When Saint Mary’s senior Marta Antonetti learned the Notre Dame and Saint Mary’s student governments jointly moved to cancel the South Bend Transpo Midnight Express route, she created and distributed a Google Forms petition for students to sign if they were “angered by the decision.”Since then, about 40 students have signed the petition asking the Saint Mary’s administration to either reinstate the program or provide a new Saturday service as soon as possible, Antonetti said.“Recently the collective Student Administration of ND/SMC (of course [Holy Cross] was excluded from the conversation, we wouldn’t actually want to create [an] environment where we interact with one another) decided to cease the Midnight Express/Saturday service,” Antonetti said in the Google Form. “This decision harms ROTC students, band students, lower-income students, students with disabilities, student athletes, members of ND clubs, student workers and the ND/SMC/HCC community. As far as we know, this decision was made without consulting the student body … BAVO or GreenDot or anyone who might have a legitimate reason to keep the bus going.”Since starting the petition, Antonetti met with vice president for student affairs Karen Johnson to discuss the decision-making process that resulted in the cancellation and discuss potential solutions for the future. She said she feels frustrated that the administrations have yet to effectively replace the Midnight Express.“It’s been two months and there’s been no real solution,” Antonetti said. “A solution has to be put forward, an actual one that makes sense.”This summer, the student governments of Saint Mary’s and Notre Dame decided to cancel the South Bend Transpo Midnight Express route after Transpo announced a 50% price hike in operating costs. Due to this cancellation and other scheduling changes, the final South Bend Transpo bus leaving the Grotto towards Saint Mary’s Regina Hall stop will leave at 9:13 p.m. Fridays, and no Saturday services will be provided at all.In a campus-wide email Aug. 27, Johnson said Blinkie, the Saint Mary’s escort van service, will serve as alternative transportation.“[Blinkie] WILL continue to run from dark to 2 a.m. Sunday-Thursday and from dark to 4 a.m. on Friday and Saturday,” Johnson said in the email. “Blinkie tries to get to Notre Dame at least once per hour to pick up students at the Grotto. Additionally, Blinkie will start service at noon on Saturday and Sunday starting Monday, October 28, 2019 through Monday, March 23, 2020.”Compared to the regular Midnight Express route, Blinkie is not always a reliable resource, as it doesn’t always maintain a strict schedule and can sometimes fill up quickly, Saint Mary’s sophomore Lisie Fahrenbach said.“Sometimes it’s just really hard to track down Blinkie and figure out when it’s going to come, and then it’ll pass you like five times and you can’t get in it yet,” Fahrenbach said. “I think that could end up being an issue for a lot of people, especially safety-wise, because it’s not going to stop people from going places. It’s just going to make it potentially dangerous for people to go places … when it’s dark out, instead of them having a safe option to get back and forth to areas around Notre Dame.”Blinkie does not serve the same purpose the Transpo Midnight Express and separate routes filled, sophomore Shannon Valley said.“The problem with trying to rely on Blinkie is that getting you over to other places is not its priority,” Valley said. “[Blinkie’s] priority is getting people from the parking lot to their dorms.”While some Saint Mary’s students might resort to using Uber, Lyft or other ride-sharing apps, Valley said others relied on the free bus services.“Girls can’t afford to Uber anytime they want to go somewhere,” Valley said. “This is going to be a really hard thing for them. … If they depend on the buses for things, they’re not going to be able to go anywhere.”Junior Bridget Puetz said she does not think the cancellation will largely affect upperclassmen, but she expressed concerns for first-year students still trying to maneuver making their way across the street to Notre Dame.“I think it’s sad for our underclassmen,” Puetz said. “They’re still trying to figure out their friends, so if [they needed to go home alone], at least they had the bus. If I were a freshman and they took [the Midnight Express] away, I think that I would be really, really affected. I mean, I took it a lot freshman year. It was a really good backup just to know that it was there and to know that it was reliable.”Junior Hunter Kehoe said she also feared for the safety of students walking down Saint Mary’s Road, specifically first-years who are unfamiliar with campus.“I don’t think the administration realizes that girls are going over to Notre Dame very late at night and a lot of them are coming back intoxicated, may it be legal or not,” Kehoe said. “And it is just beyond me that they’re going to allow girls that just got here [and] don’t know their way around … to walk down a road that has one emergency service call on it [and] very, very dim lights.”Leaving students to walk across State Route 933 at night poses a grave danger, Kehoe said.“It scares my mom, because she’s like, ‘I don’t think they’re going to do anything about it until something horrible happens and they’re finally going to wake up about it,’” Kehoe said. “You come here and you expect to have like guardians, because your parents aren’t here. It’s so sad that I have to sit here and say that it’s going to take a horrible accident for [the administrations] to realize that this is the worst decision they could have made.”Kehoe said she thinks relying on ride-sharing apps provides more uncertainty for those seeking a way back to campus and hopes Saint Mary’s Campus Safety will fill the hole left by the cancelled Friday and Saturday services.“Karen Johnson said that the other alternative means of transportation was that girls would have to find Uber rides home,” Kehoe said. “All across the country, there have been reported accidents of young women in Ubers being kidnapped, being killed, getting in the wrong cars that aren’t their Ubers. If you’re going to cancel [the bus services], then every single time I call Security, they better come pick me up … whatever the case is.”Johnson did not immediately respond when asked for comment.Senior Olivia Allen, Saint Mary’s student government association vice president, said Notre Dame, Saint Mary’s and Holy Cross student government executives met Friday to discuss future plans going forward in the wake of the cancellation.“During our meeting on Friday, we discussed different transportation options for the tri-campus community, looking into what other colleges have done and what each SGA can make work financially,” Allen said in an email. “We will be releasing a statement as a tri-campus SGA, so at this time I don’t have a definitive answer as to what the future will hold. We are putting a lot of work into finding a solution and to keep the students safe, but this requires an extensive amount of meetings with SGA advisors across the three schools as well as higher college administration.”Allen said she wanted to remind frustrated students the Midnight Express route was initiated and funded by Notre Dame student government, and Saint Mary’s only became involved in its cancellation late in the decision-making process.“For now, I think it is important to note that Saint Mary’s SGA never paid for the Midnight Express, it has always been a Notre Dame-funded program, as we were only consulted on the matter a few days before the decision was made,” she said.Students in need of a ride between the Notre Dame and Saint Mary’s campuses are highly encouraged to use Blinkie and call Campus Safety, Allen said.“The Saint Mary’s security department really cares about the well-being of the students and is doing their best to help us without the Midnight Express in place,” she said.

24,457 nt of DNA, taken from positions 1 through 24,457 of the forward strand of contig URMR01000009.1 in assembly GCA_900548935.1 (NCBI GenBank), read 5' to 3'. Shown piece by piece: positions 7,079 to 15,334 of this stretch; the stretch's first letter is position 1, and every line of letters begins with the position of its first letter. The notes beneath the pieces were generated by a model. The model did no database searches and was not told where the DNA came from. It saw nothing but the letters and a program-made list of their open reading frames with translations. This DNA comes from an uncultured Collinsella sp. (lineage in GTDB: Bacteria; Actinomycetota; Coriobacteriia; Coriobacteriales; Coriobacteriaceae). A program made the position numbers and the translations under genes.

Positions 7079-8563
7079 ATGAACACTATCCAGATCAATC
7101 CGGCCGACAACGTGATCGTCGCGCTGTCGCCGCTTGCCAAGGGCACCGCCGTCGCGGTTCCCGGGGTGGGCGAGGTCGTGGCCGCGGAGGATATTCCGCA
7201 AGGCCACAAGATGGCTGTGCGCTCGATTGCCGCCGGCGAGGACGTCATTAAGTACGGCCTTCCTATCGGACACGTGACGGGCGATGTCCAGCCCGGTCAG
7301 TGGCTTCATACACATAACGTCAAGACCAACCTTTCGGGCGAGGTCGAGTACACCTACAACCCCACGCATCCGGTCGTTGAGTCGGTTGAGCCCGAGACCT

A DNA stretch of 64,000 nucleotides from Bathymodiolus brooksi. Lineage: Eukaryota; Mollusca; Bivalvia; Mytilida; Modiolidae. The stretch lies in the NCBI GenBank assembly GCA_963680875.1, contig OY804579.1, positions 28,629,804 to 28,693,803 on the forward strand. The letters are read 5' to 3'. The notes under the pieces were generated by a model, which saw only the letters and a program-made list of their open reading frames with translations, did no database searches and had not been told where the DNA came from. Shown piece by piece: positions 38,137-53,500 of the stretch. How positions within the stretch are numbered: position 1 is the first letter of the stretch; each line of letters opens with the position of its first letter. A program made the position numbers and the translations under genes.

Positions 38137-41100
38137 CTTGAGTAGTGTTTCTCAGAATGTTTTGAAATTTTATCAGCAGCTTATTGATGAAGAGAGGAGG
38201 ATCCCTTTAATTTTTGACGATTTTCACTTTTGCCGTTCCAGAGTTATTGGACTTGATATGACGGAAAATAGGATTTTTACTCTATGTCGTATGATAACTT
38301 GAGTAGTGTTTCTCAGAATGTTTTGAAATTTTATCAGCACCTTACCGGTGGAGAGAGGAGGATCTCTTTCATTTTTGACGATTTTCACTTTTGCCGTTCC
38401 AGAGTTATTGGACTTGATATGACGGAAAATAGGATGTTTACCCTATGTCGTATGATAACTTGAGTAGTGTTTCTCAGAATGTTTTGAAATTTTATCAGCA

COMMUNITY of European Railways’ Chairman Heinz Dürr presented plans on April 14 to Transport Commissioner Neil Kinnock for putting into practice the concept of Freight Freeways. The proposals were discussed at a high-level Commission meeting in Brussels on April 17 at which launch of a pilot Freeway was likely to be given the go-ahead. It is not before time. For many years we have advocated dedicated management of international freight routes to give Europe’s railways the ability to stem the haemorrhage of cross-border freight to road hauliers. This may be about to happen.The CER’s report European Rail Freeways: Proposal to the European Commission assumes that separation of infrastructure and operations will proceed to the point where infrastructure managers will be able to offer licensed railway operators paths on a spot basis or over longer periods as part of a market-driven policy. The aim will be to provide ’seamless’ services from ’one-stop shops’ that offer ’consolidated infrastructure tariffs’ – initially the summation of fees for infrastructure use in each country but ultimately packages at attractive prices. The ability to respond flexibly and within hours to customers’ requests for price quotations will be vital to success.Taking two routes between Italy and Benelux countries (one via France, the other through Switzerland and Germany) as an example, the report identifies paths where simple measures can be implemented to cut journey times. Nearly 6h spent at frontiers in one case can be cut to just 1h 15min. Surprisingly, the report finds that it is not so much wagon inspection and administrative delays associated with customs that causes frontier delays, but mismatches between national timetables, although waiting for crews and locomotives, capacity constraints and the low priority given to freight trains also contribute.The first Freeway could be set up on an experimental basis this year – the Netherlands, Germany, Austria, Switzerland and Italy have agreed voluntarily to test the concept. Perhaps it is wishful thinking for the moment, but the rows of wagons waiting at border yards such as Chiasso could become a thing of the past.Through working of locomotives and crews remains another worthwhile objective, and from September Dutch locos and drivers will be able to cross the Belgian border and continue to Antwerpen, so ending the need for four locos and four crew changes on the recently-launched NDX Shuttle between Rotterdam and Antwerpen.The European Shippers’ Council has meanwhile issued its own action plan in response to the European Commission’s White Paper, and suggests that ’the next few years represent a window of opportunity to develop pan-European rail freight that may not be available in the future.’ It calls for ’dismantling of the complex network of co-operative agreements that exists between European railway companies’ which ’potentially threaten the future development of an efficient and competitive rail market’. The ESC also demands better service levels with a named contact for business enquiries and problem solving, door-to-door market pricing, ring-fencing of assets such as locomotives and drivers used for international services and a realistic timetable for full deregulation of European rail freight. The Freeway concept is clearly a welcome step forward – we trust it is not too late. English Welsh & Scottish Railway had informal discussions with NDX Intermodal in March to explore the opportunities for increasing rail traffic between Britain and Germany, Britain’s largest trading partner.As part of the deal that EWS has made with the British government for taking over Railfreight Distribution, the British Railways Board will pay to Eurotunnel the whole of the British share of the Minimum Usage Charge attributable to freight until 2006, not as stated in RG 4.97 p214. o
The former U.S. Olympian is asymptomatic but says she tested positive for the virus on Saturday. The rest of Mayer’s camp has tested negative, including her longtime coach. Share This StoryFacebookTwitteremailPrintLinkedinRedditFOOTBALL-OBIT-RILEYFormer Bengals star Ken Riley dead at 72ST. PETERSBURG, Fla. (AP) — Ken Riley was a ball-hawk defensive back in the NFL before serving as a head coach and athletic director at his alma mater, Florida A&M. Matches will be streamed live with organizers saying every sight and sound will be captured. VIRUS OUTBREAK-MAYERBoxer Mayer tests positive for COVID-19, out of return boutUNDATED (AP) — Junior lightweight contender Mikaela Mayer has tested positive for COVID-19 and has been pulled from the co-main event of Las Vegas’ first major boxing card since the start of the coronavirus pandemic.Mayer announced her positive test on social media two days before her scheduled bout against Helen Joseph in the Top Rank show at the MGM Grand Garden Arena. Update on the latest in sports: TENNIS-NEW TOURNAMENTNew tennis tournament in France aiming for younger audiencePARIS (AP) — With discussions ongoing over whether the U.S. Open or the French Open can even take place later this year, a new digitally friendly tennis tournament starts Saturday in southern France with four Top 10-ranked players involved.Co-founder Patrick Mouratoglou hopes the Ultimate Tennis Showdown can change the way tennis is viewed by allowing a younger audience to access the raw feelings of players.The UTS features ATP Finals winner Stefanos Tsitsipas and U.S. Open semifinalist Matteo Berrettini. There will be 10 players with matches every weekend for five weeks in a round robin format. The school has announced that Riley died early Sunday morning at 72. No cause of death was given.Riley was a four-year starting quarterback at Florida A&M and a Rhodes Scholar candidate before he was taken by the Cincinnati Bengals in the sixth round of the 1969 NFL/AFL draft. Moved to cornerback by head coach Paul Brown, Riley had 65 career interceptions for 596 yards and five touchdowns in a 15-year career with the Bengals. He also recovered 18 fumbles, and his interception total ranks fifth in NFL history.Although named a First Team All-Pro three times and a second teamer on two other occasions, Riley still hasn’t been elected into the Pro Football Hall of Fame despite his impressive statistics. He landed on the All-Pro First Team in 1983, his final season.Riley coached the Rattlers from 1986-93, going 48-39-2 with two Mid-Eastern Athletic Conference titles. He took A&M to the second-ever Heritage Bowl, losing to Grambling State in 1992.NFL-OBIT-ZOOK Ex-Falcons DE Zook diesATLANTA (AP) — Former NFL defensive end John Zook has died in his native Kansas after a long battle with cancer.Zook originally was taken by the Los Angeles Rams in the fourth round in 1969 but was subsequently traded to the Atlanta Falcons. He teamed with Hall of Famer Claude Humphrey to give the Falcons a dynamic combination at defensive end from 1969-75. Zook never missed a game during his tenure with the Falcons, starting 97 of 98 contests. He made his only Pro Bowl appearance in 1973, joining Humphrey in the all-star game.Zook played his last four seasons with the St. Louis Cardinals before retiring after the 1969 campaign.His brother, Dean Zook, confirmed the death to the Atlanta Journal-Constitution. Associated Press June 7, 2020